Rectifying AC mains

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Deuteron

Joined Oct 27, 2015
2
Hello! This is my first post here and i am building a power supply by rectifying AC mains. The mains electricity 220vac will be connected to a 20A variac and then a bridge rectifier then a capacitor bank consisting of 8 1500uf 400v capacitors, giving around 12000uf in total. I am trying to use this to power a solenoid with around 15 A current. Do i need to add any current limiting resistor or inductor? Thanks in advance!
 

Kermit2

Joined Feb 5, 2010
4,163
You might consider a 10 ohm high wattage resistor for power up purposes. That would limit in rush current to about 20 amps. After the caps charge it can be bypassed with a switch or by relay.
 

dl324

Joined Mar 30, 2015
9,127
If you don't want to be bothered with switching out a surge limiting resistor, NTC thermistors are the way to go. I have some 10 ohm 4A that drop down to less than half an ohm at 50% of rated current and 0.22Ω at 100%.

Hope this answers your question because transformerless AC mains circuits are prohibited and this thread will be shutdown soon.
 

GopherT

Joined Nov 23, 2012
8,012
Hope this answers your question because transformerless AC mains circuits are prohibited and this thread will be shutdown soon.
I'm not so sure. He said he was connected to a variac. Not completely isolated but, I think he is within the rules.
 

crutschow

Joined Mar 14, 2008
23,508
A variac is a non-isolated supply and likely not within the rules.
To minimize the chance of electrocution when experimenting with a variac output without an isolation transformer, connect it to a ground-fault isolator (GFI) outlet or with a GFI cord such as this.
You can still get zapped, but it's not as likely to be fatal.
 
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MrAl

Joined Jun 17, 2014
6,621
Hi,

Yes good idea, about the isolation transformer. They also make variacs that are isolated.

But any voltage over 20 volts could be dangerous, and 220v certainly is over 20 volts so much care in handling of the circuit components with the power off is a good idea.

Also, and i cant stress this enough, wear eye protection and stand away from the electrolytic caps especially when the power is turned on. I've seen caps blow their tops like little cannons, spewing all kinds of materials out. They sound like a gun going off too, so maybe ear protection as well. It will scare the **** out of you if it happens :)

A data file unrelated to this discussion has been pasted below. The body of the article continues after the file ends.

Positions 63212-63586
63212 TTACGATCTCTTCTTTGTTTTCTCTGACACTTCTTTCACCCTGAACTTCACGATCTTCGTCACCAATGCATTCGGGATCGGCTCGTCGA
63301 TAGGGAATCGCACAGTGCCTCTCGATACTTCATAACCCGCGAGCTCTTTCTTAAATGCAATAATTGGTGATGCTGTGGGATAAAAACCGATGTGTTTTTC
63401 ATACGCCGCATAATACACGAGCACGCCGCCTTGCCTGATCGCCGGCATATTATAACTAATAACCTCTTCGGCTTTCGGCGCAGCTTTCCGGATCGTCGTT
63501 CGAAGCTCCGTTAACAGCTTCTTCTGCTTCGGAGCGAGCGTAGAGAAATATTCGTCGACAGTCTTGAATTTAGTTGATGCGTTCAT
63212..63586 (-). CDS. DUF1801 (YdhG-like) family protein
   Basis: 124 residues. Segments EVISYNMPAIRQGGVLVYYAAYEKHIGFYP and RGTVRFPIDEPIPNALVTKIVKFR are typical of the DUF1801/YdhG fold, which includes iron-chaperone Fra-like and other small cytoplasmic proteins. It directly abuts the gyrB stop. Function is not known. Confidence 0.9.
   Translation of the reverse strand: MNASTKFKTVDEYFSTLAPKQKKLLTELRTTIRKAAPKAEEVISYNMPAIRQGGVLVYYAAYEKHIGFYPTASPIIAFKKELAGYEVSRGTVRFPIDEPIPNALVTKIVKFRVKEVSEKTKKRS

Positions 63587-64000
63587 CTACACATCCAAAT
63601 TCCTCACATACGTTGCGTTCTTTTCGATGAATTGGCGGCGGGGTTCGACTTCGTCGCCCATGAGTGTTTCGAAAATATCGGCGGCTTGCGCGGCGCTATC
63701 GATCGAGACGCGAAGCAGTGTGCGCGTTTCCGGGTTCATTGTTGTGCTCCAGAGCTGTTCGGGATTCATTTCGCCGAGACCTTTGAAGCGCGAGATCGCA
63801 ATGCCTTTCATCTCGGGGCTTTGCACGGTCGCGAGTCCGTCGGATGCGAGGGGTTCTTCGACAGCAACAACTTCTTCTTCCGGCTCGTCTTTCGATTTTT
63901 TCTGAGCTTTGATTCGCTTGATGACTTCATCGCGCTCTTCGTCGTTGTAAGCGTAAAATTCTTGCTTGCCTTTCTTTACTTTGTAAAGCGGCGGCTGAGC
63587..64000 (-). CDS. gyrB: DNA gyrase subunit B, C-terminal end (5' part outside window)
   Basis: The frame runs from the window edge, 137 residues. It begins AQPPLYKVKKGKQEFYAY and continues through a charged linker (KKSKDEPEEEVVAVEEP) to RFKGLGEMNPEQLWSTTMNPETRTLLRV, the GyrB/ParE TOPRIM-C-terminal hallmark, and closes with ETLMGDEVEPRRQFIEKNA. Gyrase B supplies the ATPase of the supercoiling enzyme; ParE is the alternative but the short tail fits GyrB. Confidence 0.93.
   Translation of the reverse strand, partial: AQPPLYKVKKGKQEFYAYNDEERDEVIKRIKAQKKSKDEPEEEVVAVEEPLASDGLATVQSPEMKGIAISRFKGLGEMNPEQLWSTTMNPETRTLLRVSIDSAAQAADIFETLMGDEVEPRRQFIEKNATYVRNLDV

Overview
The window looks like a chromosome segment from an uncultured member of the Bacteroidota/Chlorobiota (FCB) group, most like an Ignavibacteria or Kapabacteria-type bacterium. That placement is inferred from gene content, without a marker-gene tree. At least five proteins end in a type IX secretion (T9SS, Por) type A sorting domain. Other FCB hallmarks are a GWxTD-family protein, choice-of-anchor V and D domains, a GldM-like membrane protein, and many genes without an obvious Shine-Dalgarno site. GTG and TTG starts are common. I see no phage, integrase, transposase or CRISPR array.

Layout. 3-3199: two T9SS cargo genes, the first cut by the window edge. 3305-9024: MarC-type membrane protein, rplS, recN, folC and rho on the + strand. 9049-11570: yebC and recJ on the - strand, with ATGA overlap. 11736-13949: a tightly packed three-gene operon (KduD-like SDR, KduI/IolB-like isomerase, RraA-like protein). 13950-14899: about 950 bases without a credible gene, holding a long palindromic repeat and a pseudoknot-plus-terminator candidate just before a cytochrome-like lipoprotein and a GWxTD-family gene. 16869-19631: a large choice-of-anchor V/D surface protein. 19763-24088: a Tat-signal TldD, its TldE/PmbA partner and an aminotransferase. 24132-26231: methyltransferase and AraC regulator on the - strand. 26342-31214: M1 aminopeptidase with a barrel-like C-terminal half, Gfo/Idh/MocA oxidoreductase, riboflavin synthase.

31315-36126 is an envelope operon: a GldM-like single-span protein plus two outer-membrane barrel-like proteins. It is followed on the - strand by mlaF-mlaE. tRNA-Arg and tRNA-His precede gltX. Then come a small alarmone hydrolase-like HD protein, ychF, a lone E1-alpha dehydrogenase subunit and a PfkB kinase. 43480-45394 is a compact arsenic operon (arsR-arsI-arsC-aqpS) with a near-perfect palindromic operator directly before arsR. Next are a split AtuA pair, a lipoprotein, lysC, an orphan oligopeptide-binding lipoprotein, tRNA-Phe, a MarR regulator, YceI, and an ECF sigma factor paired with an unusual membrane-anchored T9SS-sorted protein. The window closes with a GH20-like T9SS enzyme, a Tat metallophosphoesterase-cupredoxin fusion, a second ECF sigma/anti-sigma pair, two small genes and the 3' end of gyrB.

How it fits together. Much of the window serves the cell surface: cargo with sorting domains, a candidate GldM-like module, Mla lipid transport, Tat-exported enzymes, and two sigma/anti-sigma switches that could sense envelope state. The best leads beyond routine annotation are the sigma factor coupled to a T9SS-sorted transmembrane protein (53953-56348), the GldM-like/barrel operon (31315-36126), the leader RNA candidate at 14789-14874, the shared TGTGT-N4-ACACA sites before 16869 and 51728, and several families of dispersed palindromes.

wayneh

Joined Sep 9, 2010
16,114
I am trying to use this to power a solenoid with around 15 A current.
You didn't mention what your solenoid voltage is. If you don't need the variable voltage given by the variac, it might be simpler and safer to just use a simple step-down transformer.
 

tcmtech

Joined Nov 4, 2013
2,868
I would say your design for a line powered variable DC power supply will work just fine.

I see no reason for any inrush current limiting devices due to the amount of capacitance you are working with simply being you have a Variac and can start each power up at zero volts.
 

ScottWang

Joined Aug 23, 2012
6,831
Welcome to the AAC forum.

The owners of All About Circuits has elected not to host discussions of transformerless threads.

This thread is against the AAC forum rules, Terms of Service (ToS).

Any kind of over-unity devices and systems
Devices designed to electrocute or shock another person
LEDs to mains
Phone jammers
Rail guns and high-energy projectile devices
Transformer-less power supplies
Terms of Service (ToS).

Transformerless power supplies of any kind are strictly forbidden. Therefore, this thread will be closed.

Please try to understand the reasons behind this action, and feel free to browse and use the forums.

You might find answers to your questions in one of these forums:

http://forum.allaboutcircuits.com/showthread.php?t=54400

Another good forum that shares many of the same membership is http://www.electro-tech-online.com/ .

Good luck.
 
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